Question

Cindy and Jack have always practiced good financial habits, in particular, developing and living by a budget. They are currently in the market to purchase a new car and have budgeted $ 300 per month for car payments. While visiting a local dealership, a salesman, Scott, shows them a car that meets their financial requirements. Then he insists that they look at a much more expensive car that he knows they would prefer. The more expensive car would result in payments of $ 500 per month. In discussing the two cars, Cindy and Jack tell Scott that the only way they can afford a more expensive car would be to discontinue making a $ 200 monthly contribution to their retirement plan, which they have just begun. They plan to retire in 30 years. Scott explains that they would only need to discontinue the $ 200 monthly payments for five years, that is, the length of the car loan. Scott calculates that the $ 12,000 in lost contributions over the next five years could be made up over the remaining 25 years by increasing their monthly contribution by only $ 40 per month, and they would still be able to achieve their goal.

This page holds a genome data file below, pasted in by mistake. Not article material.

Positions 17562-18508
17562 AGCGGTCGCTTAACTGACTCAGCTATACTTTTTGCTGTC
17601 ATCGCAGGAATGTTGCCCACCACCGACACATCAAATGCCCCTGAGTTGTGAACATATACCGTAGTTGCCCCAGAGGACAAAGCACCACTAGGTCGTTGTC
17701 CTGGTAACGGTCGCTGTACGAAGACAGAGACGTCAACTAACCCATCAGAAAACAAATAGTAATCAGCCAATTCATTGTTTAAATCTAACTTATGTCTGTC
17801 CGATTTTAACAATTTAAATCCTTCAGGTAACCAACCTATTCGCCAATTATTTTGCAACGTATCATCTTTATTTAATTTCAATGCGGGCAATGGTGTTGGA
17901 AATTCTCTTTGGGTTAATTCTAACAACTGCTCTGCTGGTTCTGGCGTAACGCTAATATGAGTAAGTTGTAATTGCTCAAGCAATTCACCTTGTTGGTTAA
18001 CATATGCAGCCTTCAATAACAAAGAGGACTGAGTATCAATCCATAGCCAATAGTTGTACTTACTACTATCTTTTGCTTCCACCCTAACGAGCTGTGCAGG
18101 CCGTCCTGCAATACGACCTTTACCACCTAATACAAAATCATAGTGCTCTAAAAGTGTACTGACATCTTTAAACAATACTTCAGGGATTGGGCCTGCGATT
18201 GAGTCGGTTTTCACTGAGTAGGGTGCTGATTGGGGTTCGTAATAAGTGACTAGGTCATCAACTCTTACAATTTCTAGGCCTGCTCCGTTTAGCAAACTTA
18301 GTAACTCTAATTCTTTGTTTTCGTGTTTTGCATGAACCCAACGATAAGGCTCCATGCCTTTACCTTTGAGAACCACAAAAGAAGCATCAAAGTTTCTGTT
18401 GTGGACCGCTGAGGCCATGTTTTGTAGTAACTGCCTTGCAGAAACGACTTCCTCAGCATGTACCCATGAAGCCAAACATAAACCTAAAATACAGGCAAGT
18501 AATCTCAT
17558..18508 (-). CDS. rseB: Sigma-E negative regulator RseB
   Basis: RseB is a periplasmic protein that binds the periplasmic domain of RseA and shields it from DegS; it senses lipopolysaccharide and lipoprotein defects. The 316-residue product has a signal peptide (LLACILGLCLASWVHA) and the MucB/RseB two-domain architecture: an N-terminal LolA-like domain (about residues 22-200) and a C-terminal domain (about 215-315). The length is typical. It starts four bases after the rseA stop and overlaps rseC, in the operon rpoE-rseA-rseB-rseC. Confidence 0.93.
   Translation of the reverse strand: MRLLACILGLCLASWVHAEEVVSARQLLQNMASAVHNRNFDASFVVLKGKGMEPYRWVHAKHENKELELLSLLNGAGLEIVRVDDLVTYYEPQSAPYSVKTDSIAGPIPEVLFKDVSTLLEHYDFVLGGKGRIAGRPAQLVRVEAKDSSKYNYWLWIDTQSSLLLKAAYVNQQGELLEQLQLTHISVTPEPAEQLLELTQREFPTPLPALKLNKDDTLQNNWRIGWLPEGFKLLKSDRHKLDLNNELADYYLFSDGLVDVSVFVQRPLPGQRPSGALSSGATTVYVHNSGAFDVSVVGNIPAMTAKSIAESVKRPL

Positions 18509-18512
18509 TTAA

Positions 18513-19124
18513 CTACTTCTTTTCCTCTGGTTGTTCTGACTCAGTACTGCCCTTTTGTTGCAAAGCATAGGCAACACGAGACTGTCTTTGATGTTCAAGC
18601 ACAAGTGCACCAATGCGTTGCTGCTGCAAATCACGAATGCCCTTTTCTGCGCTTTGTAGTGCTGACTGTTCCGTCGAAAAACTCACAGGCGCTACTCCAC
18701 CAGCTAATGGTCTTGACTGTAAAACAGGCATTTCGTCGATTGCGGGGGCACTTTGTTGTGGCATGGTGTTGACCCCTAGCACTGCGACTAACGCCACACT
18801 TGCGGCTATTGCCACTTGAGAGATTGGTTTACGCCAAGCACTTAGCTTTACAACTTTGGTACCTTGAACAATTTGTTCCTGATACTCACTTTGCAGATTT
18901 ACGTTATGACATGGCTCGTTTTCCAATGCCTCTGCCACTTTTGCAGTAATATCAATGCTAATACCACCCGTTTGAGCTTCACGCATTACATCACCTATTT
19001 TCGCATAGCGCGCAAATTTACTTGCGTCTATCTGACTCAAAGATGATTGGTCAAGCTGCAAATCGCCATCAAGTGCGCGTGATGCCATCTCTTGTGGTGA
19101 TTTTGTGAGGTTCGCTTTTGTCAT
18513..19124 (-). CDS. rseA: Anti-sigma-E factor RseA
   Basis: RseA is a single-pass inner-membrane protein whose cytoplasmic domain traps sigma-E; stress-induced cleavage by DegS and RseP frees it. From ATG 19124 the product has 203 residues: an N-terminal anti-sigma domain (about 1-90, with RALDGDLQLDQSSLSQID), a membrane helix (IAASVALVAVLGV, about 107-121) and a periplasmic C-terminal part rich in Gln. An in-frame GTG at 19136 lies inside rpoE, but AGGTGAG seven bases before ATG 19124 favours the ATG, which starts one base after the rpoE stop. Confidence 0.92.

a. Comment on the ethics of a salesperson who attempts to talk customers into spending more than they had originally planned and budgeted.
b. Is Scott correct in his calculation that Cindy and Jack can make up the difference in their retirement by increasing their monthly ­contributions by only $ 40 per month for the remaining 25 years?


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  • CreatedOctober 13, 2015
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